As a teacher, summertime is usually a long break from the classroom, but for some students with disabilities, the extended school year is a necessity. For those special education teachers tasked with teaching during extended school year (ESY), it can be a daunting experience. What is the purpose of ESY, what skills should I teach, and how do I create a schedule? Let’s talk about the essential steps for preparing to teach ESY for students with disabilities.
Gather materials from teachers
As an ESY teacher, you may have students that are not typically in your classroom. Make sure to talk with their current teachers about their curriculum, progress, and other important need-to-know information. I always suggest that teachers go observe students before the end of the school year if possible. You want to be prepared to address challenging behaviors or situations that may occur.
In addition to talking with current special education teachers, you can request that the current teacher provide data sheets and materials for the student. If the student has a communication device, make sure to arrange for it to come to the location ESY is being held. If the student has a specific behavior plan or visual support, ask for copies. It's important that ESY looks similar to the school year for students so that they are not trying to generalize skills in a completely new environment and instead are focused on maintaining the skills they have gained throughout the school year.
When I did not teach ESY for my students that qualified, I sent the ESY teacher a quick tip sheet like this.
Create folders for student data
During ESY, I simplify my data collection system by creating student folders instead of binders. Each student has a section for math, reading, and other goal areas with a copy of their data sheets. Then, I send this back to their special education teacher at the end of the ESY session (if I am not their regular teacher). Make sure to check each student's ESY paperwork to see which IEP goals have qualified for ESY services- you may not need to take data on every single goal area like you do during the school year.
Decide on whole class instruction
Think about how you want your ESY session to run. You'll of course need time to work in small groups or 1:1 with students to address goals. But you also may want to throw in some whole class instruction or large groups. Maybe you want to start the day with calendar or end with a large group read aloud. When I teach ESY, I like to have a fun summer theme each week and do related activities, like an art project, read aloud, science, etc., during a large group period.
Create a schedule
ESY is generally a shorter day than the typical school day. You'll want to set up a schedule that covers all the skills that students qualify for, including related services. I like to do a few different blocks to address IEP goals.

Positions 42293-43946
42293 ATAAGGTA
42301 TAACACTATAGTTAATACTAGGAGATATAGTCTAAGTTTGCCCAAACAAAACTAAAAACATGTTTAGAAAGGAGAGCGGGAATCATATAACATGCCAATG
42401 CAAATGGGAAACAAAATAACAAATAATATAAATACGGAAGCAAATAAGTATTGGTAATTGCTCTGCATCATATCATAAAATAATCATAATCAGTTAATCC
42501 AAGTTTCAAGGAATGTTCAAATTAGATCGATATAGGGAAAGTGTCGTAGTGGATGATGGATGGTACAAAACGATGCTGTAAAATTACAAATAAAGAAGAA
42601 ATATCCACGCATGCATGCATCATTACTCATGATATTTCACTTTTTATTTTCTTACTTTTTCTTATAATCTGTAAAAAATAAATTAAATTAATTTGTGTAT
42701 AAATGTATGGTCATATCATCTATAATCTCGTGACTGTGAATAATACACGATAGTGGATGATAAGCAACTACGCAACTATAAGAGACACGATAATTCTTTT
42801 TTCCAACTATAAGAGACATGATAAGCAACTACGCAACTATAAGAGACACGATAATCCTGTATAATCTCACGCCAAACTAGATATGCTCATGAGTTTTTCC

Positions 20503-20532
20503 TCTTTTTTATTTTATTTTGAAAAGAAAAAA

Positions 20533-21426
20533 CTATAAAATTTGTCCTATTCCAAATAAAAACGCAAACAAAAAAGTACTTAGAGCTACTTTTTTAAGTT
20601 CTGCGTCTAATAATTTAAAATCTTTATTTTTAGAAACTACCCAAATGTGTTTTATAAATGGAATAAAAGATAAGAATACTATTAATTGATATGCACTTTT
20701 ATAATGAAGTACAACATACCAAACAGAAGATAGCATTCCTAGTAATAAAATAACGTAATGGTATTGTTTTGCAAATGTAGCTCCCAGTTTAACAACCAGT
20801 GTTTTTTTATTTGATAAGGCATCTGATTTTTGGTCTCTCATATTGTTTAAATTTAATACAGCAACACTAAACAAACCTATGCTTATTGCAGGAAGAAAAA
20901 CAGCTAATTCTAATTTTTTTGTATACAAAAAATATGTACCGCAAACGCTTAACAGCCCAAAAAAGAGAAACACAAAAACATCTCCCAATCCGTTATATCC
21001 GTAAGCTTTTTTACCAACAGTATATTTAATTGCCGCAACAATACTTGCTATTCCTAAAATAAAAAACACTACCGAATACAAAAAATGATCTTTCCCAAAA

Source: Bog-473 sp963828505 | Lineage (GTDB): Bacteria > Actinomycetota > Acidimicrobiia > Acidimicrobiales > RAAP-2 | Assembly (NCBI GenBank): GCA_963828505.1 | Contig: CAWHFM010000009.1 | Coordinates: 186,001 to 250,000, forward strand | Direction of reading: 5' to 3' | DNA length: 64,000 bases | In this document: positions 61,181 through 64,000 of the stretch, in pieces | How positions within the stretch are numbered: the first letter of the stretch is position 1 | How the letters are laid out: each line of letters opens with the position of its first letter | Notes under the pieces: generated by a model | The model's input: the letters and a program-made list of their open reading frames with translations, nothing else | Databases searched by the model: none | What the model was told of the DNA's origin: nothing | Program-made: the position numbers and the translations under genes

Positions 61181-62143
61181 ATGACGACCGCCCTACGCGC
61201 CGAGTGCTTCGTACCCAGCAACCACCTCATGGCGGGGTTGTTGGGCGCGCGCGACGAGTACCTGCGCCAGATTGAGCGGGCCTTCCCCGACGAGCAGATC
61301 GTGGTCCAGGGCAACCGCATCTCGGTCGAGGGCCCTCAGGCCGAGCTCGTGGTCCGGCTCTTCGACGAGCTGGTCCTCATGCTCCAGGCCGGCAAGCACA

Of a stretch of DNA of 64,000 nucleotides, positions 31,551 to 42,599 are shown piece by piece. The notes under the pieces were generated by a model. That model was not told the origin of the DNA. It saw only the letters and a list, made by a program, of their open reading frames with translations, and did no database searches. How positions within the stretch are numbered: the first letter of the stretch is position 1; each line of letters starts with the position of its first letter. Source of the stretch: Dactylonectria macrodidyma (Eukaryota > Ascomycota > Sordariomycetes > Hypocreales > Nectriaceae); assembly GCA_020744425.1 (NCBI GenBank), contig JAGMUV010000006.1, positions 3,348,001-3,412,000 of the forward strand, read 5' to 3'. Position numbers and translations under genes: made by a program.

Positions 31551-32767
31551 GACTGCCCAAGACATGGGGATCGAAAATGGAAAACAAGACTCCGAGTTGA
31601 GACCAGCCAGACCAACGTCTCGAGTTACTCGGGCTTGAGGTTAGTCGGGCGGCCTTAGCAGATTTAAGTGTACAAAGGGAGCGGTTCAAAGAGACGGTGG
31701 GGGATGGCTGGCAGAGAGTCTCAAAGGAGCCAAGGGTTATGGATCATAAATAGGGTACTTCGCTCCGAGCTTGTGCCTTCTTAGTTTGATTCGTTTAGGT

I also recommend getting students outside for a little while each day is possible. In elementary settings, this may be a quick recess session. In secondary settings, maybe you can plan some outdoor activities or community based instruction. The last few summers I taught ESY, we went on 2-3 CBI trips and it was a blast!
Once you've decided on what large group activities you want to include, plug them into your schedule.
Here is a sample schedule for a 3 hour session that I give my teachers.
Remember the purpose
Extended School Year services must be provided if the IEP team determines that the services are necessary for the provision of FAPE. Not all students are eligible or need ESY services. ESY services are specialized instruction or related services that are a part of a student's IEP. This means that you can't just teach whatever fun activities you want. You must ensure that you are providing specially designed instruction that is indicated in the IEP. These specific eligible goals and skills will be identified by the IEP team.
The main purpose of ESY is to help students maintain skills and minimize regression in the progress they have made throughout the school year. As an ESY teacher, you are tasked with minimizing the regression of a skill to shorten the time needed to gain back the same level of proficiency. It is not to "catch students up" to the level of their peers.
I find it extremely helpful to remember the purpose when going into teaching ESY. You don't want to overwhelm yourself trying to create a fun, summer school program that covers all the things! Stick to what students need and are qualified for, and remember that you are not trying to get them ahead, you are simply helping them maintain the skills they currently have.
With the right preparation, you will be able to build a successful extended school year program. Have fun!